|Publication number||US6882593 B2|
|Application number||US 10/455,059|
|Publication date||Apr 19, 2005|
|Filing date||Jun 4, 2003|
|Priority date||Jun 4, 2003|
|Also published as||DE602004010655D1, DE602004010655T2, EP1634295A1, EP1634295B1, US20040246811, WO2004109702A1|
|Publication number||10455059, 455059, US 6882593 B2, US 6882593B2, US-B2-6882593, US6882593 B2, US6882593B2|
|Inventors||Scott C. Best, Frank Lambrecht|
|Original Assignee||Rambus Inc.|
|Export Citation||BiBTeX, EndNote, RefMan|
|Patent Citations (4), Non-Patent Citations (2), Referenced by (9), Classifications (12), Legal Events (3)|
|External Links: USPTO, USPTO Assignment, Espacenet|
The present invention relates to the field of electronic circuits, and in particular to clock generator circuits for driving clock signal lines in high-speed digital systems.
In a digital system, a reference clock may be used to synchronize communications between components. The reference clock signal may be generated by a clock generator, which may be a standalone component in the digital system.
In typical clock generators, the reference resistor Rref 112 determines the amplitude of the output signal. As the clock signal is used by all components of the system as a precise timing reference, the precision of the Rref is critical in a memory subsystem design. Therefore, the Rref usually resides outside the clock generator because it is more cost effective to achieve a precise resistance value using a standalone resistor as opposed to implementing the Rref resistor on chip.
From a system perspective, the optimal amount of voltage swing depends on the number of DRAM devices on the reference clock network, since each DRAM device is a load to the reference clock signal. For example, a clock generator supplying the reference clock for a 32-device memory channel should preferably drive a larger output swing to overcome signal attenuation in the channel than it would need to for a memory channel that has only 16 devices loading the reference clock lines. The larger voltage swing in the long channel improves the voltage margin at the expense of the increased power.
One of the problems of the clock driver circuit illustrated in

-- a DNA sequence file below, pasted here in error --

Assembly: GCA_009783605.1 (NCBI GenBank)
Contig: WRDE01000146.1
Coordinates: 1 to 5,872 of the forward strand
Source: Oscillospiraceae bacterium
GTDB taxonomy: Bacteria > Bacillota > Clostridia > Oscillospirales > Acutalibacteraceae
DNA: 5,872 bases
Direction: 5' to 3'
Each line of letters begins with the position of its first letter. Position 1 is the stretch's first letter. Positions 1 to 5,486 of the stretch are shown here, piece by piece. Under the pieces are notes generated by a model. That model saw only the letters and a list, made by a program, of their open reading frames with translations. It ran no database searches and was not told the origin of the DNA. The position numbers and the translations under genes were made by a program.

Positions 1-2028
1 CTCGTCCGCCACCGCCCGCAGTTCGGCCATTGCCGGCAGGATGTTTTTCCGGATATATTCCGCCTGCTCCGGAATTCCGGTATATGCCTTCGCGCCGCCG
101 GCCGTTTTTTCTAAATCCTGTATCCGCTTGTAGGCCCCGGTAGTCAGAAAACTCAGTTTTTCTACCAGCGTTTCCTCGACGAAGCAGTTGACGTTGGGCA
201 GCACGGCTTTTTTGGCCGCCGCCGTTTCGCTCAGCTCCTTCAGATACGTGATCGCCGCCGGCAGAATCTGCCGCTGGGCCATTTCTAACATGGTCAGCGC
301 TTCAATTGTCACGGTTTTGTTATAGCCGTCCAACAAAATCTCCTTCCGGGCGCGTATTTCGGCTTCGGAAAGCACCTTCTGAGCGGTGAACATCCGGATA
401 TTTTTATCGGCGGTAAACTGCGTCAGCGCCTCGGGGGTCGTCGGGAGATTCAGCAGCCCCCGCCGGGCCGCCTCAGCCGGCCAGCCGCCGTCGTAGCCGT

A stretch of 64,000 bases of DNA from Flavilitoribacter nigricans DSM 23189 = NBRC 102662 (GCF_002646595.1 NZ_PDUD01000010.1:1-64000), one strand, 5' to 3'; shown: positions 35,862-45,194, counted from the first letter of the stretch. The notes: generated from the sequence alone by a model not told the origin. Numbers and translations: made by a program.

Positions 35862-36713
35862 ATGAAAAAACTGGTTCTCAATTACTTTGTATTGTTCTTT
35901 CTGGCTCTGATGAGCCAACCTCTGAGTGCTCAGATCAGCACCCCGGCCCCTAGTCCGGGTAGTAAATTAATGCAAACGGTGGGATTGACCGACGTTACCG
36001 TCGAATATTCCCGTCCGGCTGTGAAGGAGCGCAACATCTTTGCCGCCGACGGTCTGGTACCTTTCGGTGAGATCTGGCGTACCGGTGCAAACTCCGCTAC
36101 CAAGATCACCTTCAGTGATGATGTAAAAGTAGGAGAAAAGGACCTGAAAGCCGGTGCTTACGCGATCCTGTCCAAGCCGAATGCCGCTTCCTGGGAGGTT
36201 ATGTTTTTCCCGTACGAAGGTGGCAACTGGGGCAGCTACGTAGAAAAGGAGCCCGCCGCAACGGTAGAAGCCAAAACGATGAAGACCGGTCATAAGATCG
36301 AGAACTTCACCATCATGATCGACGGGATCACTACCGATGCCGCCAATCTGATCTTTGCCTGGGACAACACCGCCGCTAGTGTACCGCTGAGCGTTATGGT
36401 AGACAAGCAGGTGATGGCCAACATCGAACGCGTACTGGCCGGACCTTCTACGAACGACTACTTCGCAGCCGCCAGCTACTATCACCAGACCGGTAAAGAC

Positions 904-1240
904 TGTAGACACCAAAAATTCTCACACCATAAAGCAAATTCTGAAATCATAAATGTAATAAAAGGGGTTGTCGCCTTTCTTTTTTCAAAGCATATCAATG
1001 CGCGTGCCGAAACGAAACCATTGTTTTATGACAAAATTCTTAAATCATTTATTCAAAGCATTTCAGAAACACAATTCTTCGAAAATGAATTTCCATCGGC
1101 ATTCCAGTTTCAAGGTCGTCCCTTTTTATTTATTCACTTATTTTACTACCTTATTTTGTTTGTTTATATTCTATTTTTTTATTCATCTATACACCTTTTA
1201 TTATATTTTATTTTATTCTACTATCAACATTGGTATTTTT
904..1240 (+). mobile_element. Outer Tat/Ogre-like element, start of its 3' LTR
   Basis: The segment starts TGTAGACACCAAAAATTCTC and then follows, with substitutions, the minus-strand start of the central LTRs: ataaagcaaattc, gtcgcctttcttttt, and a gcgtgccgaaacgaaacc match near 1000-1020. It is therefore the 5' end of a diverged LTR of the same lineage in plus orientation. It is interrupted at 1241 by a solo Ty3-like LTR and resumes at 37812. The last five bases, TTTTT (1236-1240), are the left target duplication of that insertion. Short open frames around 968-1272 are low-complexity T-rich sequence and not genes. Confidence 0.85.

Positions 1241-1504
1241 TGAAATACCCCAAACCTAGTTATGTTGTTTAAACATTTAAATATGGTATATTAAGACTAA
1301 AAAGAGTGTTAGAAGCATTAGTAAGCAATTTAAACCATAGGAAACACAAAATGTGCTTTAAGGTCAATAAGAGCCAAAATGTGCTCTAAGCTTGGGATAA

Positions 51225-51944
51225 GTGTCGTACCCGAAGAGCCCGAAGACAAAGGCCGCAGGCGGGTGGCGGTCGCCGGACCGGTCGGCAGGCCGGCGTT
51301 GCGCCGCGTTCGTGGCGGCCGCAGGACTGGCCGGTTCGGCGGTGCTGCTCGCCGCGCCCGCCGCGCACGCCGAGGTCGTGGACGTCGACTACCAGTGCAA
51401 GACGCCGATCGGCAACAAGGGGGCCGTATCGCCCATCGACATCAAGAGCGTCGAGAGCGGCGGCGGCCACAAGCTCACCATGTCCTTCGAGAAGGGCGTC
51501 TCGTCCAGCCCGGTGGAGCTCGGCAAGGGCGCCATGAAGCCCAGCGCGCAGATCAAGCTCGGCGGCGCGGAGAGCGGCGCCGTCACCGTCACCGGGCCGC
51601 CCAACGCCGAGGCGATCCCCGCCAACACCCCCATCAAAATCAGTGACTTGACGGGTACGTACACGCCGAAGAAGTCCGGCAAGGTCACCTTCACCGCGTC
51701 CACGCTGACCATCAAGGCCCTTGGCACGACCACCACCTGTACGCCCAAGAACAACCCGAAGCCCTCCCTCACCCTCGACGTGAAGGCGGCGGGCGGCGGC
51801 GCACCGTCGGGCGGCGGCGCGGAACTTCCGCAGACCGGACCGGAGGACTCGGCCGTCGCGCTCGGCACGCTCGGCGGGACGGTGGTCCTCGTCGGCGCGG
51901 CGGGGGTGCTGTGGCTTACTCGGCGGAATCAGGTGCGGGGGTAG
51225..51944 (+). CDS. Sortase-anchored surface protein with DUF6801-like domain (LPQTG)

In view of the shortcomings of the systems described above, it is an objective of the present invention to provide a clock driver circuit that adjusts its drive strength in response to a change in clock frequency of the memory subsystem. It is another objective of the present invention to provide a clock driver circuit that adjusts its drive strength in response to a change in memory configuration of the memory subsystem. More generally, it is an objective of the present invention to provide a clock driver circuit that generates a signal on a clock line with these characteristics.
In summary, the present disclosure discloses a circuit for generating a clock signal to drive a plurality of memory components in a memory subsystem. The clock driver circuit comprises a clock generator for transmitting a clock signal to drive the plurality of memory components, a memory controller for controlling the plurality of memory components, and an adjustable impedance circuit residing within said memory controller such that the adjustable impedance circuit is programmable in accordance with a control input generated by the memory controller. The clock generator is configured to generate a clock signal with a voltage swing controlled by the impedance of the adjustable impedance circuit.
The aforementioned features and advantages of the invention as well as additional features and advantages thereof will be more clearly understood hereinafter as a result of a detailed description of preferred embodiments of the invention when taken in conjunction with the drawings.
The output amplitude of the clock driver is typically inversely proportional to the impedance of the adjustable impedance circuit 304. Via the arrangement shown in
In step 506, an initial adjustable impedance value is determined using a lookup table (524, FIG. 5B). The lookup table accessed by the memory controller stores a series of predetermined default adjustable impedance values to be used with certain memory topographies. Next in step 508, the clock driver circuit generates a clock signal based on the initial adjustable impedance value determined in step 506.